It could then be said that spatialization and schizophony are two sides of the same coin, and that the degrees of each are directly proportional . Given its negative connotations (Schafer himself said that his neologism was intended to convey a sense of “aberration and drama” ), it is possible to understand schizophony as the set of unwanted side effects of spatialization. It can manifest itself, then, when the use of electronics is sought not to provide localization or artificial movement to sounds, but as a tool to expand the timbre palette of traditional instruments. In that case, a major challenge for the composer is to overcome the dissociation effect and achieve a satisfactory blend between the electronic and acoustic timbres; avoid the auditory sensation of an electronic cloud floating above the orchestra when what is sought is a fusion.
How to avoid source/electronic dissociation when it is not desired? An obvious way to reduce it considerably is to place a loudspeaker next to each electronically treated instrument, but this introduces a new difficulty to overcome: the fusion, this time local, of the levels of equalization, intensity and directivity of the sound radiation. In a perfect fusion situation, the electronically expanded timbres should give the impression of being generated by the acoustic instrument itself, by means of some mechanism invisible to the audience, and even to the performer, and with its same directivity pattern. So, is electronic music possible without loudspeakers?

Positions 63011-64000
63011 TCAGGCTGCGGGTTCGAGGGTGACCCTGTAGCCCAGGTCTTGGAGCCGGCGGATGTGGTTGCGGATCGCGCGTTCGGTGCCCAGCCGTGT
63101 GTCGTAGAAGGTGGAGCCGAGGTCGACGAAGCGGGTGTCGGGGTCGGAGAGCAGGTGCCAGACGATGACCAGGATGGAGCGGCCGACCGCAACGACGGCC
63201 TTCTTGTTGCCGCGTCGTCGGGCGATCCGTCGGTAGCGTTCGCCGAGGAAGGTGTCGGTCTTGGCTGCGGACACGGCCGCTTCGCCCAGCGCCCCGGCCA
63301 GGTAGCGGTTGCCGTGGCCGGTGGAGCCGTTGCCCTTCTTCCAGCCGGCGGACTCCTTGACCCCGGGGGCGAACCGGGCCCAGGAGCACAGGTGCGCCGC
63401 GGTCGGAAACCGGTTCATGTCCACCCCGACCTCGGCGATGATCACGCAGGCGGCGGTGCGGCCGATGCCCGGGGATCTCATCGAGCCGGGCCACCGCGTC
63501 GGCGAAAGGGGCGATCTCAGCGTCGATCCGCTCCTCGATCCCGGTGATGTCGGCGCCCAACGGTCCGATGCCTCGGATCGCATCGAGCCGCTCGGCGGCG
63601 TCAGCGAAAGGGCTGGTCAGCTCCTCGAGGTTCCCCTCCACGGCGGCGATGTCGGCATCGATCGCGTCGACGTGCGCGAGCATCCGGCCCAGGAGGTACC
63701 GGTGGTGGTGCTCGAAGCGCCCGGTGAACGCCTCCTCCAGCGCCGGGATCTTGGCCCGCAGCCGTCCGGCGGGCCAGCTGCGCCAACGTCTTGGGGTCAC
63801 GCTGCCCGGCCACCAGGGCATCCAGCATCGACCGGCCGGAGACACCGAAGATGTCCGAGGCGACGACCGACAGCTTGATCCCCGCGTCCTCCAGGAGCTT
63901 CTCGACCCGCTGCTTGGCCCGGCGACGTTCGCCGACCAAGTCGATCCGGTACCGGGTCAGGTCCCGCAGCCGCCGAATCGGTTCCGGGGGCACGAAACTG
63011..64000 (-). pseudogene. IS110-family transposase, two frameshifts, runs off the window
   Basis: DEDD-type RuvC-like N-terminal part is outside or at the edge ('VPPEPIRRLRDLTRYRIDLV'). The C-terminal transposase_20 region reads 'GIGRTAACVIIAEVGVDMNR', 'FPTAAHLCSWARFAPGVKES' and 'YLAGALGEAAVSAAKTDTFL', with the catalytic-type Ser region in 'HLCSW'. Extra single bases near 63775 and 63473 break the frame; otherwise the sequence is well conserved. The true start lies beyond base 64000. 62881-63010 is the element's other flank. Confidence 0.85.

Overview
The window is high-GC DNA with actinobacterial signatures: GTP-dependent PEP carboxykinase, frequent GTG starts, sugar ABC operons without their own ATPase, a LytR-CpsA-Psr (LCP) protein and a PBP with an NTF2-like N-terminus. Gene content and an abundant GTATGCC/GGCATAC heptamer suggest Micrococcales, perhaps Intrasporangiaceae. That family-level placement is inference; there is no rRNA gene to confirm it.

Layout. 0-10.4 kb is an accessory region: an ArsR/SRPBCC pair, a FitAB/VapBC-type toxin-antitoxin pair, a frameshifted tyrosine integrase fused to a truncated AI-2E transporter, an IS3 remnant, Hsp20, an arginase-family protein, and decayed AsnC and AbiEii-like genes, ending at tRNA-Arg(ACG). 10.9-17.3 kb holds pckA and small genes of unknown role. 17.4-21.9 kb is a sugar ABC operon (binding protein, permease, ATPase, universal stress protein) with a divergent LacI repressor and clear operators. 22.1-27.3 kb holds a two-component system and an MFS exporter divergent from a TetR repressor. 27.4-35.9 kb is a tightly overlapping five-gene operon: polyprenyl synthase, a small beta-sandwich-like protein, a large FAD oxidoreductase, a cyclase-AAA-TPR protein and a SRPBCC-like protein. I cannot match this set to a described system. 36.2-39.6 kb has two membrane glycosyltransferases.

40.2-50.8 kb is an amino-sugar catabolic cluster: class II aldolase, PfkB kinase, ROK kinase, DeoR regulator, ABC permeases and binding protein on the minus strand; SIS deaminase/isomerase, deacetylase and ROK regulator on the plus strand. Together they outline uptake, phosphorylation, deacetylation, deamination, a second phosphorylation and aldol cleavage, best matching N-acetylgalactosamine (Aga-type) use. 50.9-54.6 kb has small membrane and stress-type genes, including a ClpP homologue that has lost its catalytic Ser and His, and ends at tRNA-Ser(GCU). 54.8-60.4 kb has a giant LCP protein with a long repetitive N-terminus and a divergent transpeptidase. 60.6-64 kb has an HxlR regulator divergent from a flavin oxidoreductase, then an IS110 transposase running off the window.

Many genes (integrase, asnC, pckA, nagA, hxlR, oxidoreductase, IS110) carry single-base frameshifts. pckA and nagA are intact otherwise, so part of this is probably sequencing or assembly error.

One of the most recent trends in music technology offers a possible answer: it is the field of augmented instruments, also sometimes called actuated, powered, or smart instruments . Instead of sending the electronic treatment of an acoustic source to a set of loudspeakers, it is reinjected into to the original instrument by a series of electromagnetic devices (motors, actuators, oscillators) coupled to the vibrating element (string, membrane) or resonance body. The result is that the electronic sound induced by the original acoustic sound emanates from the instrument itself.
Young composers such as Per Bloland, Andrew McPherson, Neil Cameron Britt or Ralph Killhertz have begun to follow this path using pianos and vibraphones equipped with such systems. The Augmented Instruments Laboratory of Queen Mary University of London has produced instruments such as the Magnetic Resonator Piano (MRP), the vibration of whose strings is induced by electromagnets, giving a traditional piano the ability to produce crescendos, vibratos or pitch bends without the need for speakers. The Parisian start-up HyVibe markets an augmented acoustic guitar, equipped with digital effects that emerge from its soundboard, which has been enthusiastically received at the recent NAMM show.